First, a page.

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Statement of Congressman Lamar Smith, Chairman of the House Immigration Subcommittee On the introduction of a new bill (H.R.4227) to increase the number of H-1B visas
April 11, 2000 -- A month ago, my colleagues, Bob Goodlatte, Chris Cannon, Tom Campbell, and I introduced the Technology Worker Temporary Relief Act that increases the number of skilled temporary foreign H-1b workers by 45,000. Today there is still no objective, credible study that documents a shortage of American high-tech workers. The Department of Commerce says it does not know if there is a shortage. The study that Congress commissioned by the National Science Foundation is not scheduled to be completed until after we adjourn this year. In the private sector, two substantive non-profit studies concluded that it is unclear whether there is a shortage.

What is new is that two weeks ago the INS informed us that demand for these visas is running 50,000 ahead of last year. In addition, the INS reported that the number of visas the INS approved last year above what the law allowed was more than 21,000.

So, there is obviously a significant growth in demand for foreign high-tech workers. Such demand can indicate any or none of the following: An actual shortage, a spot shortage, a preference for cheap labor or replacement workers, or something else. Given the importance of the high-tech industry to our economy, I think we should give the industry the benefit of the doubt and accommodate the current level of demand. Since demand is currently the only information Congress has on this issue. Demand drives the process.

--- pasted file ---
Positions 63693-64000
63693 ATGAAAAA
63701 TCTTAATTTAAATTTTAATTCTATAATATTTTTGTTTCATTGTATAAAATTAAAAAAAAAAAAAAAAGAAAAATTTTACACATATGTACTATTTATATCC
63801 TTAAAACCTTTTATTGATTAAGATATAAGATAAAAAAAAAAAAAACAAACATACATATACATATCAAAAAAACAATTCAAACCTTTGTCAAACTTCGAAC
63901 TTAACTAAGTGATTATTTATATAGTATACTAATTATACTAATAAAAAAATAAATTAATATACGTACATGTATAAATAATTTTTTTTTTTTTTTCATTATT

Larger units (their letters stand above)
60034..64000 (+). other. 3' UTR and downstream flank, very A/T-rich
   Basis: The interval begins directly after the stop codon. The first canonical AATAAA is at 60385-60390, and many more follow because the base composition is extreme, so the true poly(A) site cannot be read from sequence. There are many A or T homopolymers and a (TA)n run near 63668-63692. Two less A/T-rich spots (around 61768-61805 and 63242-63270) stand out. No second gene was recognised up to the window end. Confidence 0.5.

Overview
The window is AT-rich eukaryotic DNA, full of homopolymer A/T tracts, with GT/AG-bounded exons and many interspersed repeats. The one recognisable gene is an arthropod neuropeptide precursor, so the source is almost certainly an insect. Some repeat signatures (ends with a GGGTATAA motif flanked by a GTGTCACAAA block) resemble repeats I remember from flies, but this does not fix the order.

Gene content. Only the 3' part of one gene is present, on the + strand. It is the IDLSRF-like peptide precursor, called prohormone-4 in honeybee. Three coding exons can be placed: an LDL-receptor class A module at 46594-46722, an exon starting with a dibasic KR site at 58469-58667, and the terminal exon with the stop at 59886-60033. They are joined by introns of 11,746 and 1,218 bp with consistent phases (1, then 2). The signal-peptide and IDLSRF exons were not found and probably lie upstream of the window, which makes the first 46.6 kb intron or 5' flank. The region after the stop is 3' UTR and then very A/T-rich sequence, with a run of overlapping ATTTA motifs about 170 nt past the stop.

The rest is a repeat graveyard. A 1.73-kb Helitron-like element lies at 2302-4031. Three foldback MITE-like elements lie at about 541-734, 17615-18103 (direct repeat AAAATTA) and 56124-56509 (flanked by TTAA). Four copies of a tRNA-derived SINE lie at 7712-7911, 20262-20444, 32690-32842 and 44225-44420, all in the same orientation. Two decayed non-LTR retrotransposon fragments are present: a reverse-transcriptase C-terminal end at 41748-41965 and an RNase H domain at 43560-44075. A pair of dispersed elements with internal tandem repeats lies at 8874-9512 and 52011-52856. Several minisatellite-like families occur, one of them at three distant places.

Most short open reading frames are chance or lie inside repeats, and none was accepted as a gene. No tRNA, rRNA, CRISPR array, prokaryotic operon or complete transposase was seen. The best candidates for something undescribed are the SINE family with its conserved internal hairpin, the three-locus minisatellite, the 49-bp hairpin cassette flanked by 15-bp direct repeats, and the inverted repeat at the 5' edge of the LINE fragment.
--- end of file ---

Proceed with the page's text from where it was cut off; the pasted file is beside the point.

The new Temporary Worker Temporary Relief Act I am introducing today will set no limits on the number of skilled temporary foreign workers we admit during the next three years. Let the market determine how many foreign skilled workers we need rather than have Congress set limits based on arbitrary numbers.